Transformative Love and Respect After Betrayal: Part 2

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“If I get pregnant, I’ll just have an abortion.” When asked if she was safe

Threatening to have me arrested for child abuse

Using kids’ social media accounts to contact and stalk men

Sleeping with a man she met two hours earlier on Facebook….. unprotected

Setting up dating apps while in the parking lot waiting for our therapy appointment

Wearing different clothes and hairstyles

Sneaking off to the bathroom to text APs while at Disneyland with the family

These and many others are examples of my wife’s behavior while still in her multiple affairs. It made me physically sick. I could not wrap my head around how my sweet, innocent, God-fearing wife had become the monster in front of me. I wanted to lash out at her. I wanted her to hurt as much as I was hurting. In fact, I wanted to see her in a gutter with a needle in her arm (A direct quote from my journal at the time).

In Transformative Love and Respect After Betrayal Part 1, I wrote about how my thinking changed while in recovery and how God’s Word had helped me see things differently. We are told to love “anyway” and not “because.” How could I love my wife with everything she was doing at the time? This began a journey of discovery.

Drug addicts will steal, injure, or even sometimes prostitute themselves to get the next hit of drugs.

Dopamine and other brain pleasure chemicals are dumped into our bodies in abundance during “lust” and “infatuation.” Both are powerful drugs and addicting. God designed us that way to assist with the “bonding” process. Today, we are seeing numerous negative effects of these chemicals in people who are addicted to “likes'' on Instagram or other platforms. There are also many reports of higher suicide rates for those in withdrawal from the chemical hits. My wife was madly in “lust,” “limerence,” and “infatuation” with these guys, and her body was being flooded with these pleasure chemicals with every text or thought. She didn’t want that feeling to end and would do just about anything to make it continue.

Recognizing some of the realities of my situation allowed me to rationalize some of my behaviors. If my wife was instead addicted to painkillers and had drained our bank account to pay for them, how would I react? Would I divorce her immediately? Would I leave her in a gutter with a needle in her arm? Or would I do anything in my power to help her recover? Not to be a doormat or excuse her behavior but to provide support, love, and care wherever I could. Making sure she stays accountable and can see the effects of her behavior but hoping and praying for the best and, being there when the guy inevitably leaves and holding her close when the withdrawal begins, and the weight of her actions hit.

I’m not a saint. It took me a long time to work through this. Why would God ask me to do this? Did he want me to suffer? Did I deserve the pain? Even Jesus struggled with this.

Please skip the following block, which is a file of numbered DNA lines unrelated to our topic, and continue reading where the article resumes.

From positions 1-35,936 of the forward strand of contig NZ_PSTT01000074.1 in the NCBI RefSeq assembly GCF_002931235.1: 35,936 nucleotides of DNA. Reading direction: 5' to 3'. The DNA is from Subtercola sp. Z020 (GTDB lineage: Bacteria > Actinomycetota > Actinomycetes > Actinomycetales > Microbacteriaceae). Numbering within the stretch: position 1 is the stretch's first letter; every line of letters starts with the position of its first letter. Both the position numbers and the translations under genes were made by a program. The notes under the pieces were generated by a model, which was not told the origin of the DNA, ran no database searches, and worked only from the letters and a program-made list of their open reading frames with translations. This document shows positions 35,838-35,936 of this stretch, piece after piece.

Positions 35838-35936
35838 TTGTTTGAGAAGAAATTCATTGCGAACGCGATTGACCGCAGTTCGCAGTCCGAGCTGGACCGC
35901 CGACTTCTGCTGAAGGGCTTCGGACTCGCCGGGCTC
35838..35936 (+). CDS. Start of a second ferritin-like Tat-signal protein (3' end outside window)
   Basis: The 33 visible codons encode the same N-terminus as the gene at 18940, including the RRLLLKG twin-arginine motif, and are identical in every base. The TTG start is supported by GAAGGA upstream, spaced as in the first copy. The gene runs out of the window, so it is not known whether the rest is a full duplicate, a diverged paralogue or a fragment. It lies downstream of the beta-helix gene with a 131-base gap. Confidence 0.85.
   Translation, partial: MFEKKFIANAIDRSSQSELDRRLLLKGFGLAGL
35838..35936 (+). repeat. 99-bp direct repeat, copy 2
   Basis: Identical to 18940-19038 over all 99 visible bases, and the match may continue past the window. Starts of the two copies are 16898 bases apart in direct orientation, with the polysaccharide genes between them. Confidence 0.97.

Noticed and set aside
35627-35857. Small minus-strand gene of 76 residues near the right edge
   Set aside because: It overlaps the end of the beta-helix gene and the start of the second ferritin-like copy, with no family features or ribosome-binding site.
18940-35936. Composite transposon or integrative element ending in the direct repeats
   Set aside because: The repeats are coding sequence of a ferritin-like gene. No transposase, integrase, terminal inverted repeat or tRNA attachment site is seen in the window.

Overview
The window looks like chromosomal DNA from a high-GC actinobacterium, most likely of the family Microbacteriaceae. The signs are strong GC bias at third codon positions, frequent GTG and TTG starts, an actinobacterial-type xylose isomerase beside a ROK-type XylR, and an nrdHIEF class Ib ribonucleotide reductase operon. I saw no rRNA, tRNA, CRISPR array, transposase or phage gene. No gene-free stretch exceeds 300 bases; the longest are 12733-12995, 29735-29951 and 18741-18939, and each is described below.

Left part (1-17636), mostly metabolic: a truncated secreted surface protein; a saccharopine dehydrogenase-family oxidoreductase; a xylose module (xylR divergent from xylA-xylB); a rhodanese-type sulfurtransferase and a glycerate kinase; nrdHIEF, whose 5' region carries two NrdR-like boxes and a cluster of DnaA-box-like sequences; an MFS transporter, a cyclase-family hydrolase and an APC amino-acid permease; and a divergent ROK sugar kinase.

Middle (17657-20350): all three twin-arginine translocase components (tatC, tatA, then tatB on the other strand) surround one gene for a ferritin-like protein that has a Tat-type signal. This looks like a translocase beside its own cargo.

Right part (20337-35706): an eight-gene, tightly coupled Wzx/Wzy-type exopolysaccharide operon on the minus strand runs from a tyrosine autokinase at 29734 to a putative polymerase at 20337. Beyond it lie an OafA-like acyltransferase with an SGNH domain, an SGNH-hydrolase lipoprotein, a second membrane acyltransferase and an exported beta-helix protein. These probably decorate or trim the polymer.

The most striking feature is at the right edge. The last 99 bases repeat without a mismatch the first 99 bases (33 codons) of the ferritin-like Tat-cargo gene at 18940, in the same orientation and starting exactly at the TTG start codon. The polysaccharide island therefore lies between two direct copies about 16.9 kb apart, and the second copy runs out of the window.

In Matthew 26, verse 39, Jesus fell with his face to the ground and prayed, “My Father, if it is possible, may this cup be taken from me. Yet not as I will, but as you will.” (Matthew 26:39 NIV)

After some time, I began to realize that God was trying to teach me a new type of love—a love that He shows us daily.

Jesus chose to love us “anyway”. I chose to love my wife “anyway”.

I chose to love my wife by finding and insisting on personal and individual counseling for us both.

I chose to love by searching out help from Affair Recovery (EMS Weekend, Harboring Hope, Hope for Healing).

I chose to love her by working on myself and not trying to control her.

I chose to love her by doing my best to keep her safe while she was in the depth of her affairs.

I chose to love her by trying to keep her in contact with our Small Group and other women who could help navigate the withdrawals.

I chose to love her by giving her time to recover. I couldn’t expect an immediate change of heart. I gave her a year to begin the process of recovery and committed to no long term decisions for that time period.

I chose to love her by committing to working on myself and my relationship with God. A healthy marriage requires two healthy individuals and I definitely had my own demons to address (codependency, porn addictions).

I chose to love her by removing the burden for her recovery from myself and allowing God to work his miracles.

I chose to love her by being that soft, safe spot she could land when the world fell out beneath her.

That was 15 years ago and we just celebrated our 34th wedding anniversary.

And please know, regardless of my story, the pain is real. It is raw. There may be no recovery. You may choose to distance yourself from the addiction and pain. Loving your spouse may mean loving them from a distance. There is no one correct answer. For those who divorce, remember that is a very valid decision in some cases. All I can ask is to step back and try to change your perspective. Don’t rush or make long-term decisions based on short-term circumstances. Our recovery took over a year and continues to this day as we learn and discover more about ourselves and that no matter where you are on the road, you are still only three feet from the ditch.

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Wow! This really hit home

Wow! This really hit home today. Thank you for sharing.

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-D, Texas